Around 450 BC, the Greek philosopher Zeno proposed a physics/math problem that stumped natural philosophers for centuries. His proposition was simple: that motion is an illusion because a moving object, in a single instant of time, can be seen as motionless. If a moving object can be considered motionless, even during the briefest moments, how can motion possibly exist? While this notion may seem absurd to us and probably to the rest of the Greek world back in 450 BC, an elegant solution did not arrive until more than a thousand years after Zeno when Sir Isaac Newton and Gottfried Leibniz invented differential and integral calculus.
Unfortunately, we have a similar problem in medicine today, especially within the Acute Care Continuum. For example: how many times do ED docs see a patient with the same complaint in spite of more than five prior ED visits or hospitalizations? And when the patient reappears, is information available so that forward progress can be made with the patient’s chronic problem? With the presence of so many providers across the inpatient care continuum, (ie. ED physicians, PA/NPs, hospitalists, Skilled Nursing Physicians, extensivists and home visit physicians) it’s likely that the information accompanying the patient’s journey has become fractured and “dis-continuous.” In spite of electronic medical records (EMRs), many of these patient “frequent flyers” have medical documentation that lacks a sense of care planning at best or, at worst, seems completely incoherent.
As a result, “medical paralysis” occurs – as a system. We end up obtaining tests such as troponin assays or cardiolyte tests on bedbound patients with end stage dementia, or order screening colonoscopies on those with terminal metastatic cancer. If we had a sense of complete information on these patients, we would be certain not to order such unnecessary tests and procedures. They are ordered nonetheless because we lack prior knowledge of the patient. Unfortunately, the patients fail to improve and they usually cycle through the system again at another hospital. They continue to receive tests and procedures, but remain motionless with respect to their condition – a medical Zeno’s paradox.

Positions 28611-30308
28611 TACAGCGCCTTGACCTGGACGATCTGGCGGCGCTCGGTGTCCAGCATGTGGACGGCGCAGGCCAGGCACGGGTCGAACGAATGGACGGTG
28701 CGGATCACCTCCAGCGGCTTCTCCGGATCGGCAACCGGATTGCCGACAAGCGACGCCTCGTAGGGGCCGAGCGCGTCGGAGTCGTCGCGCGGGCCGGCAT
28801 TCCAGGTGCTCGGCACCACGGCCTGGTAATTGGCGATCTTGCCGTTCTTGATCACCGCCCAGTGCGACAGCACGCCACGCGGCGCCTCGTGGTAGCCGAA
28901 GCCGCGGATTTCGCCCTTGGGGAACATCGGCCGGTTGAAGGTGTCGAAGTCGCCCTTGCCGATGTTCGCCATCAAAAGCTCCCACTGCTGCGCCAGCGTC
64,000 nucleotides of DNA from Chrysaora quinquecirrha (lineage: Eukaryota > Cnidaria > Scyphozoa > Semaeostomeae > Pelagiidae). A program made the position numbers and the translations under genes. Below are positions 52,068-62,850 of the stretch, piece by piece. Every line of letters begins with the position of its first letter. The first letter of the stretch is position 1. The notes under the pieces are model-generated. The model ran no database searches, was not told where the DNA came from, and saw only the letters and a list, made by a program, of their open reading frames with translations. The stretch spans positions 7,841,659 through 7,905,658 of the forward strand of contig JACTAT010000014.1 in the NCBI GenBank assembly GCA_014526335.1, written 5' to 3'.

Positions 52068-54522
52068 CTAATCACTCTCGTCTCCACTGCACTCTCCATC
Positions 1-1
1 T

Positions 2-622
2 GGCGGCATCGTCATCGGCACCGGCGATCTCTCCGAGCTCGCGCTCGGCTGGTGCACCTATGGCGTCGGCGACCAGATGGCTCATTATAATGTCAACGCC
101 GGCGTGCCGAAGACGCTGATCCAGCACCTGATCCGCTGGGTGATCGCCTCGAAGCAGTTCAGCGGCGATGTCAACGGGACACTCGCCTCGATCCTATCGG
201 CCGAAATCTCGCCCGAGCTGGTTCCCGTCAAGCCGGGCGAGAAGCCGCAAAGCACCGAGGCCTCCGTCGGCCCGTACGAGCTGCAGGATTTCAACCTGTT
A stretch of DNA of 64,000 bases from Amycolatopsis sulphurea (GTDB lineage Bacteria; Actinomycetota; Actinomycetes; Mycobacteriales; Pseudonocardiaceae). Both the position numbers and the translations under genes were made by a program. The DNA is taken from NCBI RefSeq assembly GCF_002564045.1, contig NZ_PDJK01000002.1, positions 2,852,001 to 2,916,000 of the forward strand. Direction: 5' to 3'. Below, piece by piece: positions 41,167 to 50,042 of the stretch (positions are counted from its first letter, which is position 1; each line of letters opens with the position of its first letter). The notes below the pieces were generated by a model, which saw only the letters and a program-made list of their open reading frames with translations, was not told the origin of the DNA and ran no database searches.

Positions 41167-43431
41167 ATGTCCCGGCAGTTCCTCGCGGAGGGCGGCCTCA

The Acute Care Continuum’s strategy of integrating ED and hospitalist workflows represents an important first step towards breaking this motionless cycle. But the greatest portion of the work belongs to the physician Partners who will use this opportunity to create novel ways to pass information and, most importantly, to create a sense of management and planning for patients as they pass through the Acute Care Continuum. Some may view patient transitions within the continuum similar to a “baton handoff” in a relay race. But perhaps a more accurate picture would be a rowboat with many oarsmen (ie. physicians and extenders) who all rotate at the coxswain (steering) position. All healthcare providers impact patient care at all times, and if a physician transitions (or rows) poorly, then performance of the entire crew decreases.
The obvious solution to this issue rests in the way we see information as a medical community. We need a system that keeps information centralized and easily accessible. But it also means retraining physicians to document patient conditions beyond the static “medical history and physical” to a more dynamic approach that focusses upon how the patient is different from baseline at the time of evaluation. And it also means creating tighter relationships among inpatient providers and a team-based approach to healthcare. These, in turn, will discourage waste and redundancy. While payers are retooling reimbursements in order to incentivize this way of thinking, there still is no unified solution. This represents tremendous opportunity for all of us who participate in hospital-based care. Unfortunately, given the United States’ current consumption of healthcare, we have far less time than a thousand years to conceive a solution.